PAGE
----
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Climbers summitted Howse Peak before fatal avalanche hit, say family members
Three men killed in an avalanche in Banff National Park had successfully summited Howse Peak and were on their way back down when the slide hit, according to family members.
Jess Roskelley, David Lama and Hansjörg Auer were reported missing Wednesday after failing to check in with family following a summit attempt on the east face of Howse Peak, near the Icefields Parkway in Banff National Park. The three were members of The North Face’s Global Athlete Team.
Their bodies were recovered on Sunday.
Incident commander Shelley Humphries said during a press conference Monday that members of the RossKelley family confirmed to Parks Canada offiicials they had summited the peak.
An aerial search was launched Wednesday as soon as the trio were reported missing, which found several slide paths and debris containing climbing equipment.
A transceiver was placed in the area as the increased risk of avalanches made a ground search impossible.
Bad weather then kept searchers off the mountain on Thursday and Friday.
On Saturday, searchers were flown into the area using long lines where they used probes to search for the bodies while still attached to the lines in case another avalanche was triggered.
That proved unsuccessful, and on Sunday, an avalanche dog and handler were inserted, also using long lines.
The dog was able to find the men’s bodies and a recovery team was sent in.
Humphries described Howse Peak as “an exceptionally difficult objective,” with mixed rock and ice routes, noting it requires “advanced alpine mountaineering skills.”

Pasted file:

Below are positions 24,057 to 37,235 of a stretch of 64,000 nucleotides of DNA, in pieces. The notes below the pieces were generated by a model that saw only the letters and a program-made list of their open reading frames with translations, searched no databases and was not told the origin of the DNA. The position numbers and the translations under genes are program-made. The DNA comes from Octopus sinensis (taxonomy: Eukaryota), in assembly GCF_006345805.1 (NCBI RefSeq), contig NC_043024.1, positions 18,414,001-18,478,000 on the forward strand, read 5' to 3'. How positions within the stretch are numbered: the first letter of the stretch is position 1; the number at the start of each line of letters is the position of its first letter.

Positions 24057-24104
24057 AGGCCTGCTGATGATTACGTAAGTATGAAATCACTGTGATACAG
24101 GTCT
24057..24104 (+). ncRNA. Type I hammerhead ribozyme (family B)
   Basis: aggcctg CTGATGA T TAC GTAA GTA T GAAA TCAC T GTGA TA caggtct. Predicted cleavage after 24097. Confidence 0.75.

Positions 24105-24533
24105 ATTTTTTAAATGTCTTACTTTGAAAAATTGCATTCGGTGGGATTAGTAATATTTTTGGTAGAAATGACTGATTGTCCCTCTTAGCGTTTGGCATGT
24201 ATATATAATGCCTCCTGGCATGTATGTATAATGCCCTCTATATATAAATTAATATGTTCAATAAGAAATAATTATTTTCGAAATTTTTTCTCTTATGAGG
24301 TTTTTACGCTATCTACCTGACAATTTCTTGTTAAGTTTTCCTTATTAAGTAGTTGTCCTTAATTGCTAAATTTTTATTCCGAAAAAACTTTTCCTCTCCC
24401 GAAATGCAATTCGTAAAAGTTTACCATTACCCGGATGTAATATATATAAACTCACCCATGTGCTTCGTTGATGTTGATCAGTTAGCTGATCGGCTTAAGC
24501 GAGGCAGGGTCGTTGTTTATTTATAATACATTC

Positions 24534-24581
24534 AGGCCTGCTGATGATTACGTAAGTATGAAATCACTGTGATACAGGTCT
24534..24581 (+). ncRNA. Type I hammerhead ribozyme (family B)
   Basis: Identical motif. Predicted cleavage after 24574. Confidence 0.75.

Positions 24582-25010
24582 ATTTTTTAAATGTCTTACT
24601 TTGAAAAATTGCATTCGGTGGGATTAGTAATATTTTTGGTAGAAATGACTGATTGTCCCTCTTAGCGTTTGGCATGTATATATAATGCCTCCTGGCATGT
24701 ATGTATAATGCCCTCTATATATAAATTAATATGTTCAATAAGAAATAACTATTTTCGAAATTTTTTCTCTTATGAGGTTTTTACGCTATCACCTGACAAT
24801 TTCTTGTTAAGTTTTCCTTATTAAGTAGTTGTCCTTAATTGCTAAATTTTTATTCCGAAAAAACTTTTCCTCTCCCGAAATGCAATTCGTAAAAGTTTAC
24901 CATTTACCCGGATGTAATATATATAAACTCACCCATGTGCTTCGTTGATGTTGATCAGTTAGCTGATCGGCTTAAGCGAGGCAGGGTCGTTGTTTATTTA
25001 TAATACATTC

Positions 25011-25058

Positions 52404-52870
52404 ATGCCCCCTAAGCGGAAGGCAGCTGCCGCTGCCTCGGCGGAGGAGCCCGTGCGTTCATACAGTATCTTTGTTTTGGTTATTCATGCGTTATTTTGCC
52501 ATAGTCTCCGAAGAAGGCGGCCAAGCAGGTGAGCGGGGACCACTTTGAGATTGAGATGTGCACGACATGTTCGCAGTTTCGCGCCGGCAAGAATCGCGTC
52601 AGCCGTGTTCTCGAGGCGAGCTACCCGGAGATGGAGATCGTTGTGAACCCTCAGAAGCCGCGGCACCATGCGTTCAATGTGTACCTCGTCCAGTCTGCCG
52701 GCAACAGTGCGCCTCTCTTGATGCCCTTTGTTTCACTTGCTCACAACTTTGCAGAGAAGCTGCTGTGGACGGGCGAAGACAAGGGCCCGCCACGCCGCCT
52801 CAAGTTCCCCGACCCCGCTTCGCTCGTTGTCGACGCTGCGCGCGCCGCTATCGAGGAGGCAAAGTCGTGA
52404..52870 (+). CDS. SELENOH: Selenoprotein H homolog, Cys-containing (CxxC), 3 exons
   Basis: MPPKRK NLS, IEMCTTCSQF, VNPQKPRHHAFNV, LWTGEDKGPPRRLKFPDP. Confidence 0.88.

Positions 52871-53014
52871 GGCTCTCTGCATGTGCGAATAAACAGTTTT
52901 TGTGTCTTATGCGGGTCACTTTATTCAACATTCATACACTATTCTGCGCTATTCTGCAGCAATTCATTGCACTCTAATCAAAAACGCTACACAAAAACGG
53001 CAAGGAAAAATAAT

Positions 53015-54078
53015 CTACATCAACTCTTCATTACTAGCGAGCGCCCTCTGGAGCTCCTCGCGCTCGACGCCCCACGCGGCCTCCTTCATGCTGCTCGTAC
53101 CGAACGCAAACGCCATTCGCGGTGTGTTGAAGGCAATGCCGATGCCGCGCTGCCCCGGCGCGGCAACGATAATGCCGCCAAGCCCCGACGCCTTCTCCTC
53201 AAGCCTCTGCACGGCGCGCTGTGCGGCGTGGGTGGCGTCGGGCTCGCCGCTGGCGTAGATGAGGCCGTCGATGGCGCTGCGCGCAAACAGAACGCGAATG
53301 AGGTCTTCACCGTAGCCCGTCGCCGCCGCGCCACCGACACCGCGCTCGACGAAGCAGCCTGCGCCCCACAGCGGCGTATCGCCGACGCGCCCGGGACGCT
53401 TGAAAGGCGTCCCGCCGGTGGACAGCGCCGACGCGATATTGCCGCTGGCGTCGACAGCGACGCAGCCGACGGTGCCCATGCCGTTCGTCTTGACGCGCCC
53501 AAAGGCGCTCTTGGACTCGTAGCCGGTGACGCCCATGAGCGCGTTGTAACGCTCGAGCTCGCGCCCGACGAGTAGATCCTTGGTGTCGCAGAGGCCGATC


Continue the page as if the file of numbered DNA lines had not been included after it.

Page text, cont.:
“Parks Canada extends our sincere condolences to the Roskelley, Lama and Auer families, as well as their friends and loved ones,” she said.
“Parks Canada would also like to acknowledge the impact that this incident has had on the tight-knit, local and international climbing communities.”
Only one other group has previously completed that particular route of the Howse Peak climb. Barry Blanchard, who resides in Canmore, and two of his friends navigated the route in 1999 but Blanchard broke his leg along the way and had to be flown out.
In a separate incident Saturday, three people were caught in a slide on the Des Poilus Glacier on the Wapta Icefield, northwest of Lake Louise.
One member of the group was airlifted to hospital in life-threatening condition about 4:30 p.m. where he later died of his injuries. The man’s name or where he is from have not been released.
The two other people he was with were unhurt.
The avalanche danger in Banff, Kootenay and Yoho National Parks currently ranges from low to high.